Phishing the phishers: Sneaky crooks put backdoors into kits for wannabe fraudsters

You get what you pay for -- even in the online underground.
Written by Danny Palmer, Senior Writer

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It seems the old warning 'you get what you pay for' can just as easily be applied to items purchased on underground forums and the dark web as it can to anything you buy elsewhere, because unbeknown to those experimenting with free phishing kits, they're secretly being phished themselves.

An analysis of over one thousand phishing kits designed to allow wannabe cybercriminals to build phishing emails and websites found that, in a significant proportion of cases, the trainee phishers are being compromised, with their stolen data being secretly sent to the kit authors.

With phishing simple to carry out but potentially very financially rewarding -- some of the highest profile cyber-attacks of recent years began with a phishing email -- it's no wonder that newbie hackers want in.

But their lack of skill is coming back to bite some of these aspiring cybercriminals, who might find that all their ill-gotten gains are also transferred to the original author of the kit.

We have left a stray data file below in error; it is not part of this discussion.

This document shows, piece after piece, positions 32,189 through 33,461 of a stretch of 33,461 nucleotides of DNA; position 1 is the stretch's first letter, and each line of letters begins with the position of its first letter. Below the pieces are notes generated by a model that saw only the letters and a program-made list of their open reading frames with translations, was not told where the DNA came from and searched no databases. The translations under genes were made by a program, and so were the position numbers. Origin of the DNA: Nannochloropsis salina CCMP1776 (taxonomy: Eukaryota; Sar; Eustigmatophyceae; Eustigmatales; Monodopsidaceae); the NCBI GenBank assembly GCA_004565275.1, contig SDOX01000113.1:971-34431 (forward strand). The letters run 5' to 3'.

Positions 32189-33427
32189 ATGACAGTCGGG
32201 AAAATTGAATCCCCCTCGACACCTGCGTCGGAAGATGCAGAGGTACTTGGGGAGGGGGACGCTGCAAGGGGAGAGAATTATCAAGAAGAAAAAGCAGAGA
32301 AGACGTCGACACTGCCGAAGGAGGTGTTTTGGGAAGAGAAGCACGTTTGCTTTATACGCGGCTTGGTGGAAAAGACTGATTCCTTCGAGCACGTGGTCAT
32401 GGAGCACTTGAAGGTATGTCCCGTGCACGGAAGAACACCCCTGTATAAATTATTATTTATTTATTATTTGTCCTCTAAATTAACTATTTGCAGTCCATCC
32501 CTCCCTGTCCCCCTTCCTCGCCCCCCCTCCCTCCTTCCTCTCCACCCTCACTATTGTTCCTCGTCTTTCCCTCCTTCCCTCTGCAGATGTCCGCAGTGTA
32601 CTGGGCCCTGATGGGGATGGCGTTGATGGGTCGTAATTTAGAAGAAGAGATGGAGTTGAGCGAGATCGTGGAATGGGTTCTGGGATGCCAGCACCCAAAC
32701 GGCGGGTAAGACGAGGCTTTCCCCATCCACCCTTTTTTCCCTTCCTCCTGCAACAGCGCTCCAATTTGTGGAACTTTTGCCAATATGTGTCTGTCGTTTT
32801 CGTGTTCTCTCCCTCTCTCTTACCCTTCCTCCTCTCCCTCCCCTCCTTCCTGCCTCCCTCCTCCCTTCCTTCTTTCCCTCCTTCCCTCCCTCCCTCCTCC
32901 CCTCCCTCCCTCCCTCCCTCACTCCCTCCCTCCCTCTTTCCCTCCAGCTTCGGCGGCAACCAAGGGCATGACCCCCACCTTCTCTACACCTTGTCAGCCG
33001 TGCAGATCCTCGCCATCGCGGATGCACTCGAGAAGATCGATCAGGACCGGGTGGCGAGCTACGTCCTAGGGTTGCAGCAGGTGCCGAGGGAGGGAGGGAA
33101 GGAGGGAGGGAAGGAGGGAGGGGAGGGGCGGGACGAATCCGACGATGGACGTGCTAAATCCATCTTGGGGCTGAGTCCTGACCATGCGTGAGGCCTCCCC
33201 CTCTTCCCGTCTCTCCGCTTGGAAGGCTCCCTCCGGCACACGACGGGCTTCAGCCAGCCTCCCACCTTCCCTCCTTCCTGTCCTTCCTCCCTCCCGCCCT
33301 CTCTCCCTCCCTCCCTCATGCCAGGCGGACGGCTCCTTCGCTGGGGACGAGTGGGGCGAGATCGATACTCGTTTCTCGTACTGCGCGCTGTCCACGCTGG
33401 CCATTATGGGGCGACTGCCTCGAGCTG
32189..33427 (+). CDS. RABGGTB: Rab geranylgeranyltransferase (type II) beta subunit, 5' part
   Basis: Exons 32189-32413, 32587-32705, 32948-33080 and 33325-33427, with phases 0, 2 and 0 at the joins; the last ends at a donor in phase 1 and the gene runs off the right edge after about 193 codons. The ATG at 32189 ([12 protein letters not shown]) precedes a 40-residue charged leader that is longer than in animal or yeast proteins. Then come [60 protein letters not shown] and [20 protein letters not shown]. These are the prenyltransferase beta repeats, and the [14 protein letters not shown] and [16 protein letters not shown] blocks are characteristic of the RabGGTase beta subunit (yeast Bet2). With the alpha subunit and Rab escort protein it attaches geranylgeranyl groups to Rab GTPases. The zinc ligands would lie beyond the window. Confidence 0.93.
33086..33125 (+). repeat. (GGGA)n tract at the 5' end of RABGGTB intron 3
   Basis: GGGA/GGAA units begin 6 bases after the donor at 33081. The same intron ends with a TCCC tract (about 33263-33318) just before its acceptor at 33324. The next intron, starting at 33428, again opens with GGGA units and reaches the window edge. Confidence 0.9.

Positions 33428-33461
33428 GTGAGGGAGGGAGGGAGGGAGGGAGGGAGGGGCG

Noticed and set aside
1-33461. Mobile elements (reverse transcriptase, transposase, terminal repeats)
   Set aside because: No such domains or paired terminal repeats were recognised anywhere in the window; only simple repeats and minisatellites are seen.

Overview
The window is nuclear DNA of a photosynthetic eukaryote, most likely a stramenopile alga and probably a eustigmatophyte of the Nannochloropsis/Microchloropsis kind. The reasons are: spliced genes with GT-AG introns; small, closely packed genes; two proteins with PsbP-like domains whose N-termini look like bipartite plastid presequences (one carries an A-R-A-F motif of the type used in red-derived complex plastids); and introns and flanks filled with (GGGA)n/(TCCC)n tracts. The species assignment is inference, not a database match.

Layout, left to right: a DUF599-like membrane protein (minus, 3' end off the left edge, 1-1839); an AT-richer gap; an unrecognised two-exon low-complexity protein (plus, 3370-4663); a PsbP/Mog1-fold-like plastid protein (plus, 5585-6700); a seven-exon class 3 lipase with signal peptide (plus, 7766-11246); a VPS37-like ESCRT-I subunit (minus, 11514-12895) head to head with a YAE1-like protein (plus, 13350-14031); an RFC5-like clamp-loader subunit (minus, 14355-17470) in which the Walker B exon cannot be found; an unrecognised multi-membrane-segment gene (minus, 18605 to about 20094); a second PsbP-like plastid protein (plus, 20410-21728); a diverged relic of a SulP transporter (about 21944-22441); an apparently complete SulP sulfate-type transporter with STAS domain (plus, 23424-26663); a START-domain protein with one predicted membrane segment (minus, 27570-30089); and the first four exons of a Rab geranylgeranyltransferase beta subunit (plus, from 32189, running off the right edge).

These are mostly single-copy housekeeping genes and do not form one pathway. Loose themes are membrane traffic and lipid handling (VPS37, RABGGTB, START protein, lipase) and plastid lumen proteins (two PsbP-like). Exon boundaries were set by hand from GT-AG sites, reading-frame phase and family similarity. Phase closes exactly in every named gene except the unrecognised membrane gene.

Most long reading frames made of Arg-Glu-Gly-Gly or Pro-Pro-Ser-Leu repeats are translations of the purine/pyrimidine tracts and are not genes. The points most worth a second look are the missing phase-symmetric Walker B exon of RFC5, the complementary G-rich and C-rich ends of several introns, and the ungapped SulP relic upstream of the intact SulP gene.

Researchers at Imperva analysed 1,019 readily-available phishing kits, finding underground markets filled with low-cost and free phishing kits advertised as means of providing aspiring cyber-attackers with a route into the illegal industry.


Naive, aspiring cybercriminals don't realise they're phishing attacks are being exploited by more experienced attackers.

Image: iStock

"Underground markets are full of phishing kits at all levels and cost, some even distributed at no charge, usually revealing one of the oldest rules in the book -- you get what you pay for," said Luda Lazar, security research engineer at Imperva. "Here we found the only free cheese is in the mousetrap," she added.

While these phishing kits did provide aspiring attackers with the files necessary to create a copy of target websites and steal valuable information, many of these free offerings contain an undisclosed backdoor.

See also: What is phishing? Everything you need to know to protect yourself from scam emails and more

That means the kit author is able to secretly track the campaigns of the crooks using the software and gain access to the stolen information themselves. In doing so, they're able exploit the likes of stolen usernames, passwords, and credit card details without putting in the effort required to collect them.

As a result, the phishing kit user can't reap much from their criminal gains, as in many cases, victims will change passwords or cancel credit cards if they realise they've been targeted.

"About 25 percent of the kits contained implicit recipients which receive emails with the phishing results as well as the kit buyers who were intended to receive it. We assume that the hidden addresses belong to the kits' authors, which are actually stealing from the inexperienced phishers who deploy these kits," said Lazar.

Ultimately, by offering these phishing kits for free, it provides those behind them with the largest possible pool of victims to exploit -- and it's not as if a hacker can complain to the authorities that they've been scammed.

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